But the 2017 October Term will be remembered as Kennedy’s last.

The vacancy Kennedy left behind threw the Supreme Court headfirst into the political fray at an overheated moment in American history. Trump would get to name Kennedy’s successor, ensuring that this person would be reliably conservative. The effort to confirm that pick would thrust the Senate into a high-pitched battle at a time when Republicans and Democrats in Washington, D.C. were already in an all-out war over just about every other aspect of political life.

Throughout the court’s 2017 October Term, Trump proved to be an unpredictable president who charted a far different course in decorum and statecraft than his predecessors. He displayed a loose relationship with the truth and the details of governmental policies, and he often attacked the legal system and the judges in it. A special counsel investigation dug into connections between his campaign and Russian operatives who interfered in the presidential election that delivered Trump to the presidency. His immigration policies drew protests. The divide was cultural as well: even title-winning professional sports teams didn’t make traditional visits to the White House amid objections from players and coaches about the president’s racially tinged rhetoric and policies.

At the same time, a hyperpartisan Congress, controlled by the Republicans and in a near constant state of gridlock, appeared unable or unwilling to respond to Trump and his passionate base of supporters. George F. Will, a longtime conservative columnist, described it all as a carnage of Republican misrule in Washington and urged the country to vote for Democrats in the November 2018 elections. Democrats escalated their opposition to almost anything Trump did. A middle ground among everyday Americans appeared to be rapidly disappearing, fueled by cultural divisions and an exhausting around-the-clock news cycle that featured an endless series of scandals and crises.

Trump’s Supreme Court pick would have to navigate through this partisan obstacle course. With Republicans controlling the Senate, conservatives anticipated replacing the justice in the center with a justice well to his right. It would tip the court’s ideological center of gravity in a conservative direction. Democrats and their allies were apoplectic, warning that any Trump pick would erase Kennedy’s middle-ground positions, that abortion rights in the country were doomed, and that progress for LGBT rights was set for reversal.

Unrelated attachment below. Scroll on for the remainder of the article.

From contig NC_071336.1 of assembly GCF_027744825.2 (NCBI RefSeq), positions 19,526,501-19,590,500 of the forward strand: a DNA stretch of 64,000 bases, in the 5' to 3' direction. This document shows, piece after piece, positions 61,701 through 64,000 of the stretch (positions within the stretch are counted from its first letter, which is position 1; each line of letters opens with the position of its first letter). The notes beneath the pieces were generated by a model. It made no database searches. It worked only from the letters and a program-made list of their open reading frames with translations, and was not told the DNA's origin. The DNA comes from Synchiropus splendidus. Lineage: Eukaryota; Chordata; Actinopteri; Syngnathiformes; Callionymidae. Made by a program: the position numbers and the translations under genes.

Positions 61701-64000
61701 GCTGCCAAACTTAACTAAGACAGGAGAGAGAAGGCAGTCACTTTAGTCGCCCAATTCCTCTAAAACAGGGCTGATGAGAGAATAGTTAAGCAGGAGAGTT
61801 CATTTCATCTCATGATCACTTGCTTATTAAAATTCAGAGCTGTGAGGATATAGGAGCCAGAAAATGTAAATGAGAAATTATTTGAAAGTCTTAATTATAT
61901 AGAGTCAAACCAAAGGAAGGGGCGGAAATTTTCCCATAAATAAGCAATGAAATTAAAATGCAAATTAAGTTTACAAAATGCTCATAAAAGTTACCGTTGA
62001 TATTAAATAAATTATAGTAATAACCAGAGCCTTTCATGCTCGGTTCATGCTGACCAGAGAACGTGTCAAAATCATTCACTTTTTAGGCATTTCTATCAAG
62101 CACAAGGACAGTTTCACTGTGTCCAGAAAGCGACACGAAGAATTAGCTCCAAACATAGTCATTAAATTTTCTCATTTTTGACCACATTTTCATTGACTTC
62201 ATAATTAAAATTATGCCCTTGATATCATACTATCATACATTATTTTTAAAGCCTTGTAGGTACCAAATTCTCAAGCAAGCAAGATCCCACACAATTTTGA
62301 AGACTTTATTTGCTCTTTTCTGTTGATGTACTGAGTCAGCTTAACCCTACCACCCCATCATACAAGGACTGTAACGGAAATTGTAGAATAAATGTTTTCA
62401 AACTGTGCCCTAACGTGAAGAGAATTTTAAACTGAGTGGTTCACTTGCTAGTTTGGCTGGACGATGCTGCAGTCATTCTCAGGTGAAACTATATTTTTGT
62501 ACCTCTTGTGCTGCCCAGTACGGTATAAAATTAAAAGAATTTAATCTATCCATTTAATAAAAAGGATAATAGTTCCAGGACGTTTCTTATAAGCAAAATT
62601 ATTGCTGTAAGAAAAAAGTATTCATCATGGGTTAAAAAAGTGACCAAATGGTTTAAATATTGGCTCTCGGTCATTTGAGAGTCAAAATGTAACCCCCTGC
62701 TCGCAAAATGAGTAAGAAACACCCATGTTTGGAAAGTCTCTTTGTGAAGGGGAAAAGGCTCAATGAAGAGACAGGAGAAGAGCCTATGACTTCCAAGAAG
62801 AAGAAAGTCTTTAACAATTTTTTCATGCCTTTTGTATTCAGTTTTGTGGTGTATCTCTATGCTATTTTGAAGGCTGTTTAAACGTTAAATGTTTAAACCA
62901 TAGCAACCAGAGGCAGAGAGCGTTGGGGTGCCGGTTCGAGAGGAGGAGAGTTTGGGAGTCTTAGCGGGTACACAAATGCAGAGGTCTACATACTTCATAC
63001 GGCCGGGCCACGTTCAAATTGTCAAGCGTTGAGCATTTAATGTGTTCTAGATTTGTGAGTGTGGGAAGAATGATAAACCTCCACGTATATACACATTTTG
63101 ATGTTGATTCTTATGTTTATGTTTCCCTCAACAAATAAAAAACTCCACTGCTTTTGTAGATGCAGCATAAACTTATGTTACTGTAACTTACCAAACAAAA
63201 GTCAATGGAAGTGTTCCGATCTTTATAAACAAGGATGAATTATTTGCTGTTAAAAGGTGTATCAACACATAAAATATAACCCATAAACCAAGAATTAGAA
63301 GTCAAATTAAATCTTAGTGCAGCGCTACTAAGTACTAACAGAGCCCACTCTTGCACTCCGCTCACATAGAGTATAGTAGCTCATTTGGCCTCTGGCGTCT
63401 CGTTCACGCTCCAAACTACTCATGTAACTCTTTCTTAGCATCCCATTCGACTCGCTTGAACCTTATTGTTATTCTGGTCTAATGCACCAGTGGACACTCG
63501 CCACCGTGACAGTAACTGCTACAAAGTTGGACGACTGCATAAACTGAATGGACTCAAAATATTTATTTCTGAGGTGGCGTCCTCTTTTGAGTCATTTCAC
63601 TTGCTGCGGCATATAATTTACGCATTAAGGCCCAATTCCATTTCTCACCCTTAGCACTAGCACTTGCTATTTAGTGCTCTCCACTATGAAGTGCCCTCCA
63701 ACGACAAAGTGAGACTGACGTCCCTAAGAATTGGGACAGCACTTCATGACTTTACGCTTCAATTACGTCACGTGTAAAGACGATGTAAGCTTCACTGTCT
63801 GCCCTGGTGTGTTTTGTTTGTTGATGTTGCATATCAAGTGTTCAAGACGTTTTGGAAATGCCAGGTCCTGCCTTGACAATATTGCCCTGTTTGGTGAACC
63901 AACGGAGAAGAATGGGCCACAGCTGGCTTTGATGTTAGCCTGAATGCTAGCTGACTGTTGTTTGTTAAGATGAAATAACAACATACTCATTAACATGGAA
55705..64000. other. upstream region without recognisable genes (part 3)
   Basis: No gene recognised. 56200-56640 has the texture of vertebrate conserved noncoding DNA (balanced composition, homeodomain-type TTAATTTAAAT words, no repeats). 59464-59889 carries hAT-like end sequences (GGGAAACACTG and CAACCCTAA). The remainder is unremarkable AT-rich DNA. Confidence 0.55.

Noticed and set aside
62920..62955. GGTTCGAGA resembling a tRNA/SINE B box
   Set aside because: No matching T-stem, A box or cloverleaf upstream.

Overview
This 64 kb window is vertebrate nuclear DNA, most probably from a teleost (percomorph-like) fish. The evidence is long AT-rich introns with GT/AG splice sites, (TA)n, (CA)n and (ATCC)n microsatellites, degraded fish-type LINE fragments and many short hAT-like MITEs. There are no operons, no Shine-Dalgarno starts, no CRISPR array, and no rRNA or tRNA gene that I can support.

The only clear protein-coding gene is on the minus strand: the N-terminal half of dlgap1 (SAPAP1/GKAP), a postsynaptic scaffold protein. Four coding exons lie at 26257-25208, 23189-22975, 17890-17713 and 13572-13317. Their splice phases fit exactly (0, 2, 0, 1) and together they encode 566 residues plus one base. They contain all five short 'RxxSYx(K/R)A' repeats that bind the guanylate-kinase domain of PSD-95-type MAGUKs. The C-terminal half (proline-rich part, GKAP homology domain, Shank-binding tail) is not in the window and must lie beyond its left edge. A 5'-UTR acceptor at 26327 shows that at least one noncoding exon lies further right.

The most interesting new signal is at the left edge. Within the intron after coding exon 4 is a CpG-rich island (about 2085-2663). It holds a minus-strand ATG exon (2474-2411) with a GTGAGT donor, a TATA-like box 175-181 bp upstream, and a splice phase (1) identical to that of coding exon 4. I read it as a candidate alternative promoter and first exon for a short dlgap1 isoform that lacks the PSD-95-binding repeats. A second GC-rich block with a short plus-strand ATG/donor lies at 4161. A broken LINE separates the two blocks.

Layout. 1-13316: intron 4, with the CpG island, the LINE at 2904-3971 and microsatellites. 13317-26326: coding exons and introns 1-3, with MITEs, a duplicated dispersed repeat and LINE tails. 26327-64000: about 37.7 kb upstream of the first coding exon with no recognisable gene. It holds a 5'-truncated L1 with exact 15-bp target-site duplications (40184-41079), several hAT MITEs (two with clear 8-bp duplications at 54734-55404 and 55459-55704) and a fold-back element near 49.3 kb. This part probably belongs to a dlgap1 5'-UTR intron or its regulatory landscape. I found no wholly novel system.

Within weeks, advocacy groups on both sides had spent millions of dollars in television and Internet advertising campaigns to either back or attack the nominee—even before they knew who it was. The confirmation showdown promised to play out in several days of televised hearings just ahead of the 2018 midterm elections. There would no doubt be senators criticizing the court’s decisions as political and trying to cast the nominee as a partisan ideologue.

In a floor speech the day Trump was set to announce his choice to succeed Kennedy, Majority Leader Mitch McConnell, R-Ky., commented about how one Democratic senator had already predicted that Trump’s pick would bring about the destruction of the Constitution. It is hard to keep a straight face when you hear stuff like that, McConnell said. There is not even a nominee yet.

The Supreme Court would rather not be in this kind of political hot seat. The justices, apart from a book tour or rare guest appearance on a late-night talk show, keep a low public profile. They conduct much of their business the way Kennedy announced his retirement—behind closed doors, outside of the view of cameras, and in a controlled setting. As an institution, the Supreme Court is a close guardian of information, even in the least controversial of times. It historically acts cautiously, tries to cultivate a perception that it operates above politics, and insists that the justices are not politically motivated.

The court’s proceedings are not televised. The justices say they don’t want oral arguments turned into a contest to see who can get a soundbite on the evening news. They strive to reach consensus among themselves and strive to persuade the greatest possible number of justices to join the majority in each decision, so that the court will come close to speaking with one voice. The Supreme Court’s power and legitimacy are tied to its institutional reputation—and to whether the public views its decisions as fair and apolitical. The court was at its least popular in 2015, the Pew Research Center found, when Republicans objected to major decisions announcing a constitutional right to same-sex marriage and upholding the Affordable Care Act for the second time.

But the court has been unwittingly awash in politics since February 2016, with the death of conservative Justice Antonin Scalia. Democratic President Barack Obama had an opportunity to appoint a justice, but McConnell, a Republican who puts great emphasis on elevating conservatives to the federal courts, immediately announced that the Senate would not confirm any nominee until after the 2016 presidential election. Obama’s pick, Merrick Garland, stalled in the Senate. Trump won the election and appointed Gorsuch. McConnell then changed longstanding Senate rules so that Democrats, who were in the minority, could not block a confirmation vote, and Gorsuch took the bench in April 2017.

Democrats haven’t forgotten, and the wounds are still fresh. They still consider Gorsuch to be occupying a stolen seat on the court, and they use this conviction to attack the authority of the court’s rulings. As California Senator Dianne Feinstein, the Judiciary Committee’s top Democrat, put it after a ruling that backed a Trump policy just before the end of the 2017 October Term: Today’s decision is yet another reminder of the importance of our courts and the grave injustice of Leader McConnell’s decision to block the appointment of Merrick Garland.

Even before he was confirmed, Gorsuch aimed to defend the Supreme Court’s reputation against such attacks. At his Senate confirmation hearing in 2017, the gray-haired Coloradoan told senators that the plain black robes the justices wear are a reminder of the modest station that judges occupy in the U.S. democracy, with its three branches of government. "These days we